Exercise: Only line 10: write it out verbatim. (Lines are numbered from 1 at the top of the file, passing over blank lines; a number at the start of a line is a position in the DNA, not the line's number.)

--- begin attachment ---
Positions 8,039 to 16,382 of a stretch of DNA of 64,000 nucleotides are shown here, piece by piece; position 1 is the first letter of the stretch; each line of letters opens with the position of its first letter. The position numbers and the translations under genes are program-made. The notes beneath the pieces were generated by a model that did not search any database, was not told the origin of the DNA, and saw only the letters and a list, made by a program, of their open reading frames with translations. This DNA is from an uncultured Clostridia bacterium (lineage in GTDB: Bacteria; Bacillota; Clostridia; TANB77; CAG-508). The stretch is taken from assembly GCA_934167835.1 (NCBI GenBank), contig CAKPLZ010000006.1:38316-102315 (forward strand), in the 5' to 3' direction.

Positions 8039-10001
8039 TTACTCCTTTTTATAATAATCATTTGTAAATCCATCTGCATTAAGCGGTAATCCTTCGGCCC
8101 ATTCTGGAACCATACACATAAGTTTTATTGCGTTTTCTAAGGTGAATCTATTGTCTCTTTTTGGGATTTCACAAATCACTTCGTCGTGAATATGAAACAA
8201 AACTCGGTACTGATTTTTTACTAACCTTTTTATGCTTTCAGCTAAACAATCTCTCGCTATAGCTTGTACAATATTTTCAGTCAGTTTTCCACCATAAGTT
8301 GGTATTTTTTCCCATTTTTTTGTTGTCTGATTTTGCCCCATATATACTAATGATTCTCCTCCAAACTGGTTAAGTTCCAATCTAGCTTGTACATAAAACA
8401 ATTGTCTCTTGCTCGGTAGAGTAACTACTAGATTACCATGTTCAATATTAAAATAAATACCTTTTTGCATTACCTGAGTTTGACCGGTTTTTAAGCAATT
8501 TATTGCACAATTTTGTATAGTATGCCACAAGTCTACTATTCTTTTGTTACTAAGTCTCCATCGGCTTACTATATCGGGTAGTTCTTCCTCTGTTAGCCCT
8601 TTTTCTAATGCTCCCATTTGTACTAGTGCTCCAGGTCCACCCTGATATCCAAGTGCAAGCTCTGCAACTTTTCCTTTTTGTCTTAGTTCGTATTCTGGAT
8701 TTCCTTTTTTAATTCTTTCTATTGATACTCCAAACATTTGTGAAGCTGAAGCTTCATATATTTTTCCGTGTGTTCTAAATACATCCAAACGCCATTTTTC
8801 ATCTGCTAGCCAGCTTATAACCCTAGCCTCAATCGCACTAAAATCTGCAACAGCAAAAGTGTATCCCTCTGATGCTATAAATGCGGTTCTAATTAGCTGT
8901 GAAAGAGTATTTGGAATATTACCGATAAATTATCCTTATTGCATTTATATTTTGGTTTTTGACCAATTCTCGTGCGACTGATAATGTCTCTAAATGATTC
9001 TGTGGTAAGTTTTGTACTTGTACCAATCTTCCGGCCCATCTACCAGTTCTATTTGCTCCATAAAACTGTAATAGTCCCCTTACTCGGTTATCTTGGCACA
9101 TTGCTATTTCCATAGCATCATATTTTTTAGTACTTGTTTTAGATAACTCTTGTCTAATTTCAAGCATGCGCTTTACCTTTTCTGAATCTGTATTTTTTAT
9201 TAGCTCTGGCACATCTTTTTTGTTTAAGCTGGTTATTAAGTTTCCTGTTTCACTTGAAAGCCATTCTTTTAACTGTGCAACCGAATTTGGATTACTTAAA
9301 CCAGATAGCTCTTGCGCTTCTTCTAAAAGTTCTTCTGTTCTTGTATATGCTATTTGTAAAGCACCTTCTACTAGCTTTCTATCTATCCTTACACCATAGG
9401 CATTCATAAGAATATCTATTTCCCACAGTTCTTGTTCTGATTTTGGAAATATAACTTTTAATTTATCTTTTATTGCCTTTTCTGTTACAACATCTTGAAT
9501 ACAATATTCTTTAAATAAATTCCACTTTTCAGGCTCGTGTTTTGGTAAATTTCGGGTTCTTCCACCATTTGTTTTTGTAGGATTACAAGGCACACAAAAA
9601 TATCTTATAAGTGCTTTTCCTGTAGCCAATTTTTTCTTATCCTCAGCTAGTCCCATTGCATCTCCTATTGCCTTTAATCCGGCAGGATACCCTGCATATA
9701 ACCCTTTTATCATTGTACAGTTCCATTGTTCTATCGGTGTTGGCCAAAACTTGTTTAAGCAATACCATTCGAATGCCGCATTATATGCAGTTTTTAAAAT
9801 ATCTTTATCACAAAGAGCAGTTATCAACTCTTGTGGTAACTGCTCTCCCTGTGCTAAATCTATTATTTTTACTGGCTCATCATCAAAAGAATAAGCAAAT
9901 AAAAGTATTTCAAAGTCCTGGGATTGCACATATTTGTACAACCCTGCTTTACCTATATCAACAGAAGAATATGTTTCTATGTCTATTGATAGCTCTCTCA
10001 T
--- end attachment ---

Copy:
8701 TTCCTTTTTTAATTCTTTCTATTGATACTCCAAACATTTGTGAAGCTGAAGCTTCATATATTTTTCCGTGTGTTCTAAATACATCCAAACGCCATTTTTC